Watch video: Photo ideas – Capture light trails from your own car
Shooting a long exposure from a moving car might sound borderline impossible, but the results can be spectacular. The key is to mount the camera securely to the car first. With the camera attached, the car will remain sharp in the shot no matter how much it moves around on the road, while any passing lights will blur into stunning light trails. This is great for showing off the bright lights of a big city from a totally new perspective.
The easiest way to attach your Nikon to your car is to use a suction mount, such as the Delkin Fat Gecko Triple. This features suckers at one end, and a tripod fitting at the other. Once the camera is in place, you can shoot as long an exposure as you need to get the degree of motion blur required. It goes without saying that you don’t want to risk damaging your precious kit, so make sure everything is completely secure, and keep a tight hold of your camera strap while you’re shooting, just in case!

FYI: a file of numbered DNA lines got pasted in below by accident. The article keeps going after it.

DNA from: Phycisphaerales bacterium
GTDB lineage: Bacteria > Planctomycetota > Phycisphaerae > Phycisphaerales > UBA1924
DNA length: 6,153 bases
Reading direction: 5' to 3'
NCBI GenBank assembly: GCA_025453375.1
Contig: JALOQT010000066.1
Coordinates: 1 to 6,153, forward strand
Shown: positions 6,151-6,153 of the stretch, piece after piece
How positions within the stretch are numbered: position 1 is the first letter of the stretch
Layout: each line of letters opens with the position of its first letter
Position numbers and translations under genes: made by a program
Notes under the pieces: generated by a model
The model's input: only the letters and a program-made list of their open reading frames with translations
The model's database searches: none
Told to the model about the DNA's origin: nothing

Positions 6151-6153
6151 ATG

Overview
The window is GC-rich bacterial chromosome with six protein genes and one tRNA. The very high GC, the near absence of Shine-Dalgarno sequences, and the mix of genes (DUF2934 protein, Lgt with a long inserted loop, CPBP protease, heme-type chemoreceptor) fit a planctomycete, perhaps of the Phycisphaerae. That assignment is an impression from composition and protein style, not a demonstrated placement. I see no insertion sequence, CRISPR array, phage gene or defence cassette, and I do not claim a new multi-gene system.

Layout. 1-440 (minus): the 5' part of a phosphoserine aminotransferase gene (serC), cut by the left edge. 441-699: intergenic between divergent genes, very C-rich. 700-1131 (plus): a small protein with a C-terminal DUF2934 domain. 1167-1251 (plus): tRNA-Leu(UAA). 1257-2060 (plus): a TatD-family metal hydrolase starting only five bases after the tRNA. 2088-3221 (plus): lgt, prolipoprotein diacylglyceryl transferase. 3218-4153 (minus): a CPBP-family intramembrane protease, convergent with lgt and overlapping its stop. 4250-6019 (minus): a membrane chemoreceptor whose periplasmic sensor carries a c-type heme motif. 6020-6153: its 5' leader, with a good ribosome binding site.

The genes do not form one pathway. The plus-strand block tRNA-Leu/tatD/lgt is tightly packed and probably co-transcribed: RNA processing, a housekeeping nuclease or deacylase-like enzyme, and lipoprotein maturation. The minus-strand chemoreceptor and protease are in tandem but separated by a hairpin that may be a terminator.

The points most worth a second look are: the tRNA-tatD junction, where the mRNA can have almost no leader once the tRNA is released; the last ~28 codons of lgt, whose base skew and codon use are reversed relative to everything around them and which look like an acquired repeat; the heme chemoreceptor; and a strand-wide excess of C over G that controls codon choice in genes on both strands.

If you can't find a suitable suction cup camera mount (or you're just not happy sticking your camera out of a moving vehicle!), why not try moving the camera inside the car and shooting from the middle back seat. This is a great way to maintain the creative light trails technique, while also experimenting with a new point of view.
Capture unique light trails from a moving car
Suck it up!
Use the mount to attach your camera to the side of your car. Make sure the surface of the car is clean first, and check that the suction mounts are firmly attached. While shooting, wrap the camera strap around your wrist, just in case anything does come loose.
Shoot with a wide-angle lens so the car is included in the frame. Drive through busy, brightly lit areas, such as city centers, or along motorways and other long, straight roads. If you haven’t got a suction mount, you can always set up a tripod in the back.
You may need to experiment with shutter speed, but 4-8 secs is a good starting point. To allow for the length of the exposure, set a small aperture at ISO100. This will also help to ensure good depth of field, so that everything ‘motionless’ within the image remains sharp.
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